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Extra coach for special teams? It's Mike McCarthy

Ron Zook taking over as special teams coordinator, with Jason Simmons as assistant


GREEN BAY – It wasn't recited as a "big letters" promise like those from the recent past about the Packers running game (2013) or defense (2014), but it sure sounded like one.

Mike McCarthy on Thursday vowed to improve his special-teams units in 2015, and he's going to make himself an integral part of the process.

"Special teams need to improve," McCarthy said. "It's an area definitely of concern."

In moves that weren't a surprise, McCarthy announced Ron Zook would take over as special teams coordinator for the departed Shawn Slocum, and he promoted Jason Simmons to Zook's former role as assistant special teams coach.

It was somewhat unexpected, though, to hear McCarthy announce his own day-to-day role in the rebuilding of his team's third phase, which struggled with blocked kicks and kickoff returns, among other areas.

"I'm going to be the third guy in that room now," McCarthy said. "That culture is going to change in there, I can promise you that."

Using special teams to help get young players contributing early in their NFL careers is a fact of life for any draft-and-develop program like the Packers, and that won't change.

How a player becomes a core member of the special-teams units, though, likely will.

"We need to get more out of our veterans," McCarthy said. "To me, that's the hole in our special teams. The consistency and standard of play in our veterans is not where it needs to be. That will be a focus of mine."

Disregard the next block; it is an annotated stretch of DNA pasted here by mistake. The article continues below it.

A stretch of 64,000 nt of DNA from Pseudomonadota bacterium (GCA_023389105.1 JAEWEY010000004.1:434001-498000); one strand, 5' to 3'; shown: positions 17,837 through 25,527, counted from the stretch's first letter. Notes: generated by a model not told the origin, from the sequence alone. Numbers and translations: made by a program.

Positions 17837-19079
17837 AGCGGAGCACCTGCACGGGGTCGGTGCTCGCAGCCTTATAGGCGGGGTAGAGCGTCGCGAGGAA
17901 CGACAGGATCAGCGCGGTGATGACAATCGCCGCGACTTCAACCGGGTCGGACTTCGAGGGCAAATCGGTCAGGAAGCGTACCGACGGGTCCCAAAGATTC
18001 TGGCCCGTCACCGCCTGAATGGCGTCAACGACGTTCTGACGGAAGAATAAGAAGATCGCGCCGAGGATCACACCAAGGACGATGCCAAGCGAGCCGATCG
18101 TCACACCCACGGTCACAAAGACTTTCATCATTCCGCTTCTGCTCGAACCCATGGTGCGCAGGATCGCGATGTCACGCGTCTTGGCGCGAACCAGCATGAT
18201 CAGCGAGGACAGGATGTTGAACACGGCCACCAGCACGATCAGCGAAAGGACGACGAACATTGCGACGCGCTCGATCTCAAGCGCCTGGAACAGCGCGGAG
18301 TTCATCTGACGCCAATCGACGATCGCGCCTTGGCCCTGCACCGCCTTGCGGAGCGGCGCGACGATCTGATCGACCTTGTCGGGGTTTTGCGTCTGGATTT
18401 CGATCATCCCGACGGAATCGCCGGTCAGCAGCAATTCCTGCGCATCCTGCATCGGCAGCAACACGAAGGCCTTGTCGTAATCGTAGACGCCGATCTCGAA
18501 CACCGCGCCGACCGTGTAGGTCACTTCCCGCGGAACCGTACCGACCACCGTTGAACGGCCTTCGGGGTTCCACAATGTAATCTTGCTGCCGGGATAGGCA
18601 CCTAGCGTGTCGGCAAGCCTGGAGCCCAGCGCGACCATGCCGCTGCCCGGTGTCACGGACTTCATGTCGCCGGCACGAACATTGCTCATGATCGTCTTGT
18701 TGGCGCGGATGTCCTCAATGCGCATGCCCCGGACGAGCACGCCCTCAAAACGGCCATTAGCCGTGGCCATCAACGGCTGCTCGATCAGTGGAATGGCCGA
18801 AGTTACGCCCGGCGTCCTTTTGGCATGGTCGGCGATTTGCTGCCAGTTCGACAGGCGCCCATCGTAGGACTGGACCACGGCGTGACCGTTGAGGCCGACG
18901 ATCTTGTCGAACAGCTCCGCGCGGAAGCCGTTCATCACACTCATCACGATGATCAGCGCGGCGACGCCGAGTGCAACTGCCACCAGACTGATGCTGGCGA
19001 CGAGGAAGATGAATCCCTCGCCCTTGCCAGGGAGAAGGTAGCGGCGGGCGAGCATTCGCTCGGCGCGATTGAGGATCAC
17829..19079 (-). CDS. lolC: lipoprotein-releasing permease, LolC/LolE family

Zook joined McCarthy's staff last year and said that knowing McCarthy and the players better in his second season will pay dividends.

Like McCarthy, he stressed the impact seasoned players can have on return and coverage teams.

"Those young guys are going to pay attention to what the veterans are doing," Zook said. "The top special teams in the league, usually their veteran guys are leading the younger guys, and we have a large number of young guys. We've got to get them coached up.

"The guys that are coming back have to be better than they were."

The Packers' biggest strength on special teams last season was on punt returns, with Micah Hyde returning two for scores and averaging 15.8 yards per runback.

But seven blocked kicks (three field goals, two extra points, two punts) and a 31st-ranked kickoff-return unit, along with two costly special teams gaffes in the NFC title game, called for significant changes.

"I think special teams are always under the microscope, because it's one play," Zook said. "You don't get second down and third down on special teams. It's one play, and that's what people remember."

Fair or not, the Packers' NFC Championship near-miss will be remembered for allowing a fake field goal for a TD and failing to recover an onside kick.

Now, McCarthy's eye will be adjusting that microscope weekly if not daily, certainly more often than it has in the past.

"I think it's great," Simmons said. "Anytime you've got a head coach's presence in a meeting, there's a level of accountability with the players, and it heightens. We welcome it. It tells you the importance he puts on special teams, and I think that'll trickle down to the players as well."


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